Where it’s OK for Kids to be Dramatic

In its first year, the Ponoka Drama Camp taught by Lori Kirchner and sponsored by the United Church's Klaglahachie Fine Arts drama group should be a fun mix of learning and activity for kids five to 15 years old.

By Yvonne Dick

In its first year, the Ponoka Drama Camp taught by Lori Kirchner and sponsored by the United Church’s Klaglahachie Fine Arts drama group should be a fun mix of learning and activity for kids five to 15 years old.

There will be puppets, improvisation, stage fighting, and script work to learn about. Classes at Ponoka United Church will be held, in the morning for the five- to nine-year-old group, and in the afternoon for the 10- to 15-year-old crowd.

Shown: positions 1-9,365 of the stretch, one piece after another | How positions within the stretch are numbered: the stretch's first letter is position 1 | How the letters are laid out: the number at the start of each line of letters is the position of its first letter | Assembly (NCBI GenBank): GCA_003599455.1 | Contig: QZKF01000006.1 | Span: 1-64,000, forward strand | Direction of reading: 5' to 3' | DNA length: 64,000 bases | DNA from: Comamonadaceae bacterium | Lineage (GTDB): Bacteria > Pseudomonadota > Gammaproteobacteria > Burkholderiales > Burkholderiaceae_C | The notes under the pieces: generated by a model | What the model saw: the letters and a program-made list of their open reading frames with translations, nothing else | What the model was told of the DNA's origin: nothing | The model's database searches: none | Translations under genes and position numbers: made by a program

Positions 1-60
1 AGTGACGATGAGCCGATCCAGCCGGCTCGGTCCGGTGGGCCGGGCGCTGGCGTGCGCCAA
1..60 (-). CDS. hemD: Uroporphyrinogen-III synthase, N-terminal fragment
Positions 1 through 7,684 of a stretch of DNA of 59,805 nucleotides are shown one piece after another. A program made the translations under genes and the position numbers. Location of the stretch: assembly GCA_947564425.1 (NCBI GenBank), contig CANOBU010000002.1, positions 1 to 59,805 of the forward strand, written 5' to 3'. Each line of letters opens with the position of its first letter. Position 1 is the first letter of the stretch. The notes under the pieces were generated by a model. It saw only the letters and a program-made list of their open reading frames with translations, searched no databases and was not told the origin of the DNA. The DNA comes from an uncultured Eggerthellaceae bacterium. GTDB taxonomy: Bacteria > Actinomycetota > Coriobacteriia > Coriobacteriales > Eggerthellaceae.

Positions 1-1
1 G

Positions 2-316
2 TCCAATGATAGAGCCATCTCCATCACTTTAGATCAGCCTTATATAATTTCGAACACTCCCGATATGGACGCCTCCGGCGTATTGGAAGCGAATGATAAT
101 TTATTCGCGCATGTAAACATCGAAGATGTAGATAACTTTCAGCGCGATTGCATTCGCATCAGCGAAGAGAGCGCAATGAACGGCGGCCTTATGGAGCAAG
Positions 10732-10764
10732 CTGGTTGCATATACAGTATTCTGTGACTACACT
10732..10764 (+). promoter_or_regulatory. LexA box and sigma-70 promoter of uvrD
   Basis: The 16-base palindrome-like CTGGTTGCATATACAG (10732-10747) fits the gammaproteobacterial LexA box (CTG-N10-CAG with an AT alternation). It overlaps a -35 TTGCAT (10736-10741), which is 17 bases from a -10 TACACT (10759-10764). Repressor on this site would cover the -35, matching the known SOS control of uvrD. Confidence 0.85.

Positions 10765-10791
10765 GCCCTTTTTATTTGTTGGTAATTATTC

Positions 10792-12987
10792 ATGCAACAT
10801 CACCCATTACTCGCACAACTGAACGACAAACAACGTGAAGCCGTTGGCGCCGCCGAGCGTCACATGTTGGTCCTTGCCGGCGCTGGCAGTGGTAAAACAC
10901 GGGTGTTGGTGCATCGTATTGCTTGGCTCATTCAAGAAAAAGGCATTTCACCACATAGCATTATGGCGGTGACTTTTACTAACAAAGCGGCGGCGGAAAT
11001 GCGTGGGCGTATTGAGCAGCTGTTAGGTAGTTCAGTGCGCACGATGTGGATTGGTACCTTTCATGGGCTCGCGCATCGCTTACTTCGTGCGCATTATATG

“I’m really happy to be starting this, there has been a really good response to it,” says Kirchener, “I’m so very excited, we wound up getting a lot of youth so it’s really nice because they’ll be able to nurture those little ones, and (the younger group will) help the youth have fun and discover, and be who they are.”

There will be a good mixture of kids experienced with some form of drama, and those who have no experience at all. What makes a drama camp different, says Kirchner, is that generally the kids who go into it know what it is they are wanting to do, a specific thing unlike general summer camps which offer a number of different hobbies or crafts.

The four-day camp runs two and a half hours a day for each group. Kirchner says, “You can really do a lot in four days.” There will be a final performance for the parents and families which will showcase what the kids have learned during the camp.

“The project is always a wonderful part of the package, but it’s really about building relationships and helping people find something in them that was always there, but bringing out that specialness,” Kirchner said.

“I love that about theatre.”